By means of a dash-dotted line, FIG. 1 illustrates a balancing machine 1 in which a hollow shaft 4 is accommodated which is to be balanced. In comparison to the shaft diameter D, the wall thickness s of the wall 5 of the hollow shaft is quite small. According to the comparative section of 1 mm shown on the left in FIG. 2, the wall thickness amounts, for example, to only approximately 1.3 mm. Welds were carried out on corrugated pipes with an outside diameter of 60 mm. In this example, the ratio of the wall thickness s to the outside diameter D amounts to 2.17% which relatively and also absolutely corresponds to a very light construction.

After the balancing test run of the hollow shaft 4 in the balancing machine, the shaft is rotated into such a circumferential position that the unbalanced mass, that is, the point with the excess of mass comes to be situated precisely opposite the circumferential position of the ultrasonic weld head integrated in the balancing machine and its sonotrode 3. By means of a suitable selecting and feeding device which is not shown, a balancing plate 7 which corresponds to the determined excess of mass of the unbalanced mass is first cut off a continuous strip corresponding to the weight or is selected from the precisely graduated supply of balancing plates of different weights, and this balancing plate 7 is fed in a positioned manner to the circumferential point of the hollow shaft facing the ultrasonic weld head.

The ultrasonic weld head places its sonotrode 3 on the balancing plate and welds the balancing plate with its contact side 8 to the exterior surface of the wall 5. In this case, the sonotrode carries out transversal vibrations in the ultrasonic range and, while slightly pressing the balancing plate against the wall, generates frictional heat in the contact zone which leads to a thermally caused softening and welding together of the contacting parts. Expediently, the sonotrode is slightly embossed on its placing surface 10 so that a heating and welding zone is created whose diameter is smaller than that of the sonotrode. In addition, as in most cases, the placing surface can be artificially roughened by means of a pyramid structure so that, as the result of the pyramid peaks penetrating into the balancing plate, a form closure to the sonotrode is generated in the transversal direction. Where the balancing body is made of a specifically heavier material than the material of the hollow body, an electrically insulating insulation layer (11) (shown in FIG. 3) is arranged around the weld on the contact surface of the balancing body, or a protective vanish (12) (shown in FIG. 4) is provided on the exposed surface of the balancing body and on the surrounding surface area of the hollow body. The electrically insulating insulation layer (11) or the protective varnish (12) prevents water from getting into the weld and into the contact zone between the hollow body surface and the balancing body.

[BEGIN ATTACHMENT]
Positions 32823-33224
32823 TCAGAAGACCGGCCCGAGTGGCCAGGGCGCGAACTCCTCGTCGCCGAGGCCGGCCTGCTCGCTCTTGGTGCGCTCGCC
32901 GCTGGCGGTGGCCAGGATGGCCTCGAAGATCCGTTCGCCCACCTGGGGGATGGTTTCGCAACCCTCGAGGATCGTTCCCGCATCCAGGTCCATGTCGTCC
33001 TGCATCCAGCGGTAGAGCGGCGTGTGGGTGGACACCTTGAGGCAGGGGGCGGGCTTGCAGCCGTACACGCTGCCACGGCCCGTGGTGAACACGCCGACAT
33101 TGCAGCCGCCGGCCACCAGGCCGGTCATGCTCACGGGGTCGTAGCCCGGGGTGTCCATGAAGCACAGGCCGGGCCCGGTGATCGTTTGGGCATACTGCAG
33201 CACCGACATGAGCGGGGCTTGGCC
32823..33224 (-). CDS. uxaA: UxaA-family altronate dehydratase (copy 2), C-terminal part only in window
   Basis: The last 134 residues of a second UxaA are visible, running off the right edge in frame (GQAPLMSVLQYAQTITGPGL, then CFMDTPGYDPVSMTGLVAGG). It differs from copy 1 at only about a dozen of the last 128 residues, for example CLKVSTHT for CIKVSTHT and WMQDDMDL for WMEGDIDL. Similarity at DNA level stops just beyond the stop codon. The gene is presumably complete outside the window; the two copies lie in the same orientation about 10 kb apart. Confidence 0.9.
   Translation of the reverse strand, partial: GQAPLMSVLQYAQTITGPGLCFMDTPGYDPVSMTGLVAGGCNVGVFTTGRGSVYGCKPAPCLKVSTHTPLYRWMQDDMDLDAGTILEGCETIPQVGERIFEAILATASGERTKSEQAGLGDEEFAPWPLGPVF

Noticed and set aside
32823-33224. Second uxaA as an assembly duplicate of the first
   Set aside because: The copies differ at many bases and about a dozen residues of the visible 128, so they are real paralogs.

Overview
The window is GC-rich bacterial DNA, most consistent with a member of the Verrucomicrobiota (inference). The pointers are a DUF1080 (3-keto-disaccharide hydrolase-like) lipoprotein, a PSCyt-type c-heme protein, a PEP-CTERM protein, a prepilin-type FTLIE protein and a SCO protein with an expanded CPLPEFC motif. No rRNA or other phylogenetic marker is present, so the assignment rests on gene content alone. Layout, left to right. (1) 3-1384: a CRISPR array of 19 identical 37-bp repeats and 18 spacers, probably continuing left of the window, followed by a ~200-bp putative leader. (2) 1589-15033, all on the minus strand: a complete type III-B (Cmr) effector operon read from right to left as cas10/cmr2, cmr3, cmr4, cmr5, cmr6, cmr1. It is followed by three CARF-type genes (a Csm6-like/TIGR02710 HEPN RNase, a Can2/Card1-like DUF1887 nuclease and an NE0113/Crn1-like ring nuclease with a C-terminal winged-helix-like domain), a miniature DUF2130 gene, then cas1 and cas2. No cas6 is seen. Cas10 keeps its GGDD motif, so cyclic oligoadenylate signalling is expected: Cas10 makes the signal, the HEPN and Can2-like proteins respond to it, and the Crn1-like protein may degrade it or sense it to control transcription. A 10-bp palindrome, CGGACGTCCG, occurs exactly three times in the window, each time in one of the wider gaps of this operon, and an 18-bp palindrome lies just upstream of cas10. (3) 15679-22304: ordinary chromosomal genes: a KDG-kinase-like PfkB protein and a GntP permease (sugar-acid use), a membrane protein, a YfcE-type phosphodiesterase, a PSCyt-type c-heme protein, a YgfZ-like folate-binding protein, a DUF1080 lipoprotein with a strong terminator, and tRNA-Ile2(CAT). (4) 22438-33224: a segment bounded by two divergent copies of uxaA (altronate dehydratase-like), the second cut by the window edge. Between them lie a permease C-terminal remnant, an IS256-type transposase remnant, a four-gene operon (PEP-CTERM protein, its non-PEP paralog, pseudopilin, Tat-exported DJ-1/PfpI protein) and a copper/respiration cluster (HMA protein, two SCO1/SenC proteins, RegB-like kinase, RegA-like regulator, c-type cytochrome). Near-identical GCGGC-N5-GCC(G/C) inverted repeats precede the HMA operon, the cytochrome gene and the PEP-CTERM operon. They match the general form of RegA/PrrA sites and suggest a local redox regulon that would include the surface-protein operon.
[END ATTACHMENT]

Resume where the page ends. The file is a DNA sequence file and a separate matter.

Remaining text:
Of special interest is the lens-shaped zone of thermal influence 9 which is shown in black in FIG. 2 and which is created during ultrasonic welding and is slightly larger than the direct welding zone itself. The zone of thermal influence is very flat and extends only slightly--extent t--into the wall 5 of the hollow shaft, whereas it is curved slightly more into the balancing plate--extent T. The metallurgical stress concentration which is therefore generated in the wall of the hollow shaft is only very slight and--if it is not negligible is at least tolerable and can be compensated by a corresponding extent when dimensioning the wall thickness--extent s--by a slight excess weight. In the case of a completed ultrasonic welding of a steel balancing plate on a steel hollow shaft, in the example of a hollow shaft mentioned above with respect to the measurements, a penetration depth t of the zone of thermal influence into the wall of only approximately 0.1 mm could be achieved. The balancing plate adhered very securely to the shaft. In contrast to other welding processes, in the small zone of thermal influence produced here, no coarse grain developed in the material structure which can be considered to be a special and surprising advantage of the present application of the ultrasonic welding process.